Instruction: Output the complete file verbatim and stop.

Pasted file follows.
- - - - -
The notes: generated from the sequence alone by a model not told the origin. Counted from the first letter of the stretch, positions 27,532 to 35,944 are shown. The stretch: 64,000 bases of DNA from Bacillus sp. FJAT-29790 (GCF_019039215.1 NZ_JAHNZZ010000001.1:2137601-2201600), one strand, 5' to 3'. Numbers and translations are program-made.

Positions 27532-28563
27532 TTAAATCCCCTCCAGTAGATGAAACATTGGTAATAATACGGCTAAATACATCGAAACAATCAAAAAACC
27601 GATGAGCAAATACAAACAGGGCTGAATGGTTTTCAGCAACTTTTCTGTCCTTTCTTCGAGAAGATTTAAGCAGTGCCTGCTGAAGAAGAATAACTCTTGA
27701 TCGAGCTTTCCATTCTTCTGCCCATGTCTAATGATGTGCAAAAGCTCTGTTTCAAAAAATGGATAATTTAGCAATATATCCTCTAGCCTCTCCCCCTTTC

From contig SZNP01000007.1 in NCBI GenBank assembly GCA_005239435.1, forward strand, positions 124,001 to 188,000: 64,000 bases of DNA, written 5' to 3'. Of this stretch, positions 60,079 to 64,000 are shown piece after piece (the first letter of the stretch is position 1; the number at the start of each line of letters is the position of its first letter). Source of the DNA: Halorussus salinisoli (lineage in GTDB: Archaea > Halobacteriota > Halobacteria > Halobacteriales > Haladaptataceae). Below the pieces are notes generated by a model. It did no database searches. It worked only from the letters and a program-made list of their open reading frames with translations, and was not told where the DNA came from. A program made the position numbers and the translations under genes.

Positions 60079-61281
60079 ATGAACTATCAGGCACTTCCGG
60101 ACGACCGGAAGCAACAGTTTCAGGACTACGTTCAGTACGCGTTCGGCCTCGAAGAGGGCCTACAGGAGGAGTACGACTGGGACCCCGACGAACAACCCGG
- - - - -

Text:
The notes: generated from the sequence alone by a model not told the origin. Counted from the first letter of the stretch, positions 27,532 to 35,944 are shown. The stretch: 64,000 bases of DNA from Bacillus sp. FJAT-29790 (GCF_019039215.1 NZ_JAHNZZ010000001.1:2137601-2201600), one strand, 5' to 3'. Numbers and translations are program-made.

Positions 27532-28563
27532 TTAAATCCCCTCCAGTAGATGAAACATTGGTAATAATACGGCTAAATACATCGAAACAATCAAAAAACC
27601 GATGAGCAAATACAAACAGGGCTGAATGGTTTTCAGCAACTTTTCTGTCCTTTCTTCGAGAAGATTTAAGCAGTGCCTGCTGAAGAAGAATAACTCTTGA
27701 TCGAGCTTTCCATTCTTCTGCCCATGTCTAATGATGTGCAAAAGCTCTGTTTCAAAAAATGGATAATTTAGCAATATATCCTCTAGCCTCTCCCCCTTTC

From contig SZNP01000007.1 in NCBI GenBank assembly GCA_005239435.1, forward strand, positions 124,001 to 188,000: 64,000 bases of DNA, written 5' to 3'. Of this stretch, positions 60,079 to 64,000 are shown piece after piece (the first letter of the stretch is position 1; the number at the start of each line of letters is the position of its first letter). Source of the DNA: Halorussus salinisoli (lineage in GTDB: Archaea > Halobacteriota > Halobacteria > Halobacteriales > Haladaptataceae). Below the pieces are notes generated by a model. It did no database searches. It worked only from the letters and a program-made list of their open reading frames with translations, and was not told where the DNA came from. A program made the position numbers and the translations under genes.

Positions 60079-61281
60079 ATGAACTATCAGGCACTTCCGG
60101 ACGACCGGAAGCAACAGTTTCAGGACTACGTTCAGTACGCGTTCGGCCTCGAAGAGGGCCTACAGGAGGAGTACGACTGGGACCCCGACGAACAACCCGG